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| Columns |

Black vs. White, Miami Remains the Same

Just got back from the Spence-Jones Vindication Show in Overtown. The thunderstorms had just subsided outside the Mt. Zion Missionary Baptist Church at 301 NW 9th Street. But inside Commissioner Michelle Spence-Jones' angry voice boomed throughout the cavernous assembly hall. She was flanked by 30 to 40 supporters.

"It's been almost two years of headaches and heartaches for me and my family," Spence-Jones intoned, "all based on innuendos and false allegations to divert attention from others' misdoings."

She didn't name them by name, but reading between the lines of her vindication speech, it was clear Spence-Jones was referring to ex-City Manager Joe Arriola and Miami Commissioner Marc Sarnoff, the two individuals who provided the Miami-Dade State Attorney's Office with second-hand unconfirmed information that she was on the take.

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As much as I hate it when politicians play the race card when they are

facing possible criminal charges, I can't just dismiss it either in the

case of Spence-Jones. After all, Sarnoff is the city's only Anglo

commissioner and Arriola is one of the most prominent Anglo Cuban

Americans in Miami. Together they initiated a criminal

probe into the city's only black, and only female, commissioner.

Spence-Jones has always maintained that Sarnoff came after her

following the City Commission's controversial approval of the Mercy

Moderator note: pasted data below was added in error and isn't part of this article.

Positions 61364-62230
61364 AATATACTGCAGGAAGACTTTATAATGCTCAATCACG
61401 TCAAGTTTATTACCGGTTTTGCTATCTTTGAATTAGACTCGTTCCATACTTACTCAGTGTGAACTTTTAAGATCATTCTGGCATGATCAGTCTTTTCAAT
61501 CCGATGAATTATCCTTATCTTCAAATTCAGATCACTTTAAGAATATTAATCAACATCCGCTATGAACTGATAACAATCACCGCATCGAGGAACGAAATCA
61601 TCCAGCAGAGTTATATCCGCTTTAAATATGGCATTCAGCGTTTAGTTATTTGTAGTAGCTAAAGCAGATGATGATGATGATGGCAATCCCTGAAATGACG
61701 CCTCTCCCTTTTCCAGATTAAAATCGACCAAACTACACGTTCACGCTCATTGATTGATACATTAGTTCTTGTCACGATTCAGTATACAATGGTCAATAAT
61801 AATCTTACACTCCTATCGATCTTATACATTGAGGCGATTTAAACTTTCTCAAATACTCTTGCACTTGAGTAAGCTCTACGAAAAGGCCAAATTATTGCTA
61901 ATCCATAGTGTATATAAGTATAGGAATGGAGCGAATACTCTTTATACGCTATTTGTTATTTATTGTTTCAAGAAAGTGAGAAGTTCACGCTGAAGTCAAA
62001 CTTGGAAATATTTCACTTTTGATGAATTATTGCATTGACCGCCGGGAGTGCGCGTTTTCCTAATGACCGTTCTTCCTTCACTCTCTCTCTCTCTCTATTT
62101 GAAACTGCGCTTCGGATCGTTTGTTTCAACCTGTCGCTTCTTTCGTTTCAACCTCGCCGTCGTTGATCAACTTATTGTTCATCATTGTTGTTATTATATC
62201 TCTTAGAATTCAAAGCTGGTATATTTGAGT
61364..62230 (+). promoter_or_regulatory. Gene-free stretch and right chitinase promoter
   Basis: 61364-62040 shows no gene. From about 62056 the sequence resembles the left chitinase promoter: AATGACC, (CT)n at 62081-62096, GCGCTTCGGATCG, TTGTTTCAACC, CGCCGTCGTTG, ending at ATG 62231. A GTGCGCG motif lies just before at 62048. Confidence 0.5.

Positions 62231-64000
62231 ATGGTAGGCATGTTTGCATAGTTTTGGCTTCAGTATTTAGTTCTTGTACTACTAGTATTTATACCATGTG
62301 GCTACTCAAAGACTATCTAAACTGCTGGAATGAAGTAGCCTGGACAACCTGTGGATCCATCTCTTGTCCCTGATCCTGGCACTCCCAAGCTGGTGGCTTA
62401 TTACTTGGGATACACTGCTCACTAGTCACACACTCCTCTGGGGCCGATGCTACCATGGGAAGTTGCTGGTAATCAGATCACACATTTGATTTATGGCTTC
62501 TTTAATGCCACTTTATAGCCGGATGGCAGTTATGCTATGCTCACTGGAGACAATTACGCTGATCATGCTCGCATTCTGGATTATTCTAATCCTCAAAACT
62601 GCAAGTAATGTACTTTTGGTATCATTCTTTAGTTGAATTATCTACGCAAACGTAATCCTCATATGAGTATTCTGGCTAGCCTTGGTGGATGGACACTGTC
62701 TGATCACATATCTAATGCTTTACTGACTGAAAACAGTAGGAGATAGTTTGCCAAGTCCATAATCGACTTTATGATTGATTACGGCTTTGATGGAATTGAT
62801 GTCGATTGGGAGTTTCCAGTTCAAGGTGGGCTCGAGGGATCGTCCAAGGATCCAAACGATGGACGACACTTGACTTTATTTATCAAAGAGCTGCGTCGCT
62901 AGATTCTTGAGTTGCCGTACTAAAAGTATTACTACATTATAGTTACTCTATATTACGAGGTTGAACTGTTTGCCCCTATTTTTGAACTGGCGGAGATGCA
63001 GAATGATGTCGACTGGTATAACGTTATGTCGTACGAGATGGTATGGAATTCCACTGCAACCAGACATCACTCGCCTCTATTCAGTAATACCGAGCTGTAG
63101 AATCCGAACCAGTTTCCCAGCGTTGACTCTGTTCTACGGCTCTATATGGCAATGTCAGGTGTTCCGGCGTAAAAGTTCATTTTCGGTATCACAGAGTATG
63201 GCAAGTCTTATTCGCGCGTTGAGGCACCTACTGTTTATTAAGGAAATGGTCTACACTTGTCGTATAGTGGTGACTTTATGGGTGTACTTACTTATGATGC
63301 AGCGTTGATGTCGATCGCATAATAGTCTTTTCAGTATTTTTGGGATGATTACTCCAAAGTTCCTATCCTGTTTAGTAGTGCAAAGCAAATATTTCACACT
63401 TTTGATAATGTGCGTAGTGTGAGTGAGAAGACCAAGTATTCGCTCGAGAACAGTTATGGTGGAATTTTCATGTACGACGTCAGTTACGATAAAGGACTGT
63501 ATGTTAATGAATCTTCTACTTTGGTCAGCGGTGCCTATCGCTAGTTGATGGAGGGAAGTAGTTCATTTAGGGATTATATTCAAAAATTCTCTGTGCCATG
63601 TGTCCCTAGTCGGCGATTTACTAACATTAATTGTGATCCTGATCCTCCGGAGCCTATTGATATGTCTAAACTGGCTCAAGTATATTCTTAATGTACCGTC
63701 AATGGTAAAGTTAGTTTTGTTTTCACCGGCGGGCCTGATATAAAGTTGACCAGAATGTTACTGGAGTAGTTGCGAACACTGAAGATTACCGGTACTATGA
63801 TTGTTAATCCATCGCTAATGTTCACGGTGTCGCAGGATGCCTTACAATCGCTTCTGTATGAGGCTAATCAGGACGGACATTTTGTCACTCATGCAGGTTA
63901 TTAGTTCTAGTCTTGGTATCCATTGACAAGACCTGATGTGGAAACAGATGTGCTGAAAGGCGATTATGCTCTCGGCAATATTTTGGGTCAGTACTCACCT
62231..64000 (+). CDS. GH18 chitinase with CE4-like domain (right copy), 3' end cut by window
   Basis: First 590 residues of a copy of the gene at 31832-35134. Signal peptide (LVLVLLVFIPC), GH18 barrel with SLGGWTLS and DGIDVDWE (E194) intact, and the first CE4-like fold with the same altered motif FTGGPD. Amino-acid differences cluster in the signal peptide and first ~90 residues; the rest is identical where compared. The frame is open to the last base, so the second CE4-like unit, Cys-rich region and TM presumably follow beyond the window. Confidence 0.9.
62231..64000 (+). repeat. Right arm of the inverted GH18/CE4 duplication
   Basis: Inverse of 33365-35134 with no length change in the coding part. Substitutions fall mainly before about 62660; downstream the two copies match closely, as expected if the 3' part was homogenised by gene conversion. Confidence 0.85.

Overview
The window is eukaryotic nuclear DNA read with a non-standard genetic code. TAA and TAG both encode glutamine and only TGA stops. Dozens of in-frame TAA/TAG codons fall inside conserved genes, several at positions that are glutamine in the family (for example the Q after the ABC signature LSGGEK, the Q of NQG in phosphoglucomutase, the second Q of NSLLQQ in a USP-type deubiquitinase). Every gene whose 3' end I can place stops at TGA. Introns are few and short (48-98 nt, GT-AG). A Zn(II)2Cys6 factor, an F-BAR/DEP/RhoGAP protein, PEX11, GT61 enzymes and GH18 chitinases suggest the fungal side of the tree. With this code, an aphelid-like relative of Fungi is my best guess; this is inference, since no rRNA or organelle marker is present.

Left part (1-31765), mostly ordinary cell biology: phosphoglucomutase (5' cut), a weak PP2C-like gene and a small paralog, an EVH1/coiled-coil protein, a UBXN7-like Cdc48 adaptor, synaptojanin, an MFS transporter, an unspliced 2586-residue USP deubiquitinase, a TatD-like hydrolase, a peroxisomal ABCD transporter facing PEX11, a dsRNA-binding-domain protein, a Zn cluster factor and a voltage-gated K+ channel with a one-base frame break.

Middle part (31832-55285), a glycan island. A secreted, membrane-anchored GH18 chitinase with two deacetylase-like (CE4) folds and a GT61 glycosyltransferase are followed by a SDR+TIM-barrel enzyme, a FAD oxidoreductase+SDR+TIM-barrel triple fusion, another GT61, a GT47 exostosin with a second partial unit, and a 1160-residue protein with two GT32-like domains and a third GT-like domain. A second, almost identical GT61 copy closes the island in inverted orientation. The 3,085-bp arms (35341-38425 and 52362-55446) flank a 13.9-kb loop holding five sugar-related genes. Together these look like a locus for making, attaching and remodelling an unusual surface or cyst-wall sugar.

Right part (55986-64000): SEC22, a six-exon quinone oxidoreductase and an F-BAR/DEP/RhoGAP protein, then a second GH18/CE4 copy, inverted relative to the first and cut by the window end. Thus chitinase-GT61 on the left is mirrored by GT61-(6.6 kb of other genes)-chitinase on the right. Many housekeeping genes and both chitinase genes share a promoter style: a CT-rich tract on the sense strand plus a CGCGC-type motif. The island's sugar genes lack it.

Hospital-Related Group condo project to deflect attention away from his

own shenanigans.

While he has consistently denied it, Sarnoff was supposedly playing both sides by claiming to be against the

project publicly while secretly letting the Related Group - through

Arriola - know that he was on board with their rezoning request.

Sarnoff

ultimately voted against the project along with Tomas Regalado. Voting in favor were Spence-Jones, Joe Sanchez and Angel Gonzalez.

In response to WPLG reporter Glenna Milberg's question asking

Spence-Jones why she believed racism factored into the criminal

investigation, the commissioner's attorney Richard Alayon explained:

"There were three votes [for the Mercy project]. At no point was there any innuendo or rumors that the other two votes were influenced by lobbyists. Why were the lobbyists hired to lobby the other commissioners never questioned?...In politics you go after the weakest individual and that was her."

While some political observers may casually dismiss Alayon's remarks, I see his point. Whatever you think of Sanchez and Gonzalez, both of them know how to duke it out in Miami's insidious political landscape, especially against the credibility challenged likes of Arriola and Sarnoff.

And because of appalling behavior from some black community leaders, from ex-U.S. Congresswoman Carrie Meek accepting a free Escalade to County Commissioner Dorrin Rolle hitting up county vendors to donate to his nonprofit agency, it is easy to promote the claim that all black politicians are corrupt. 

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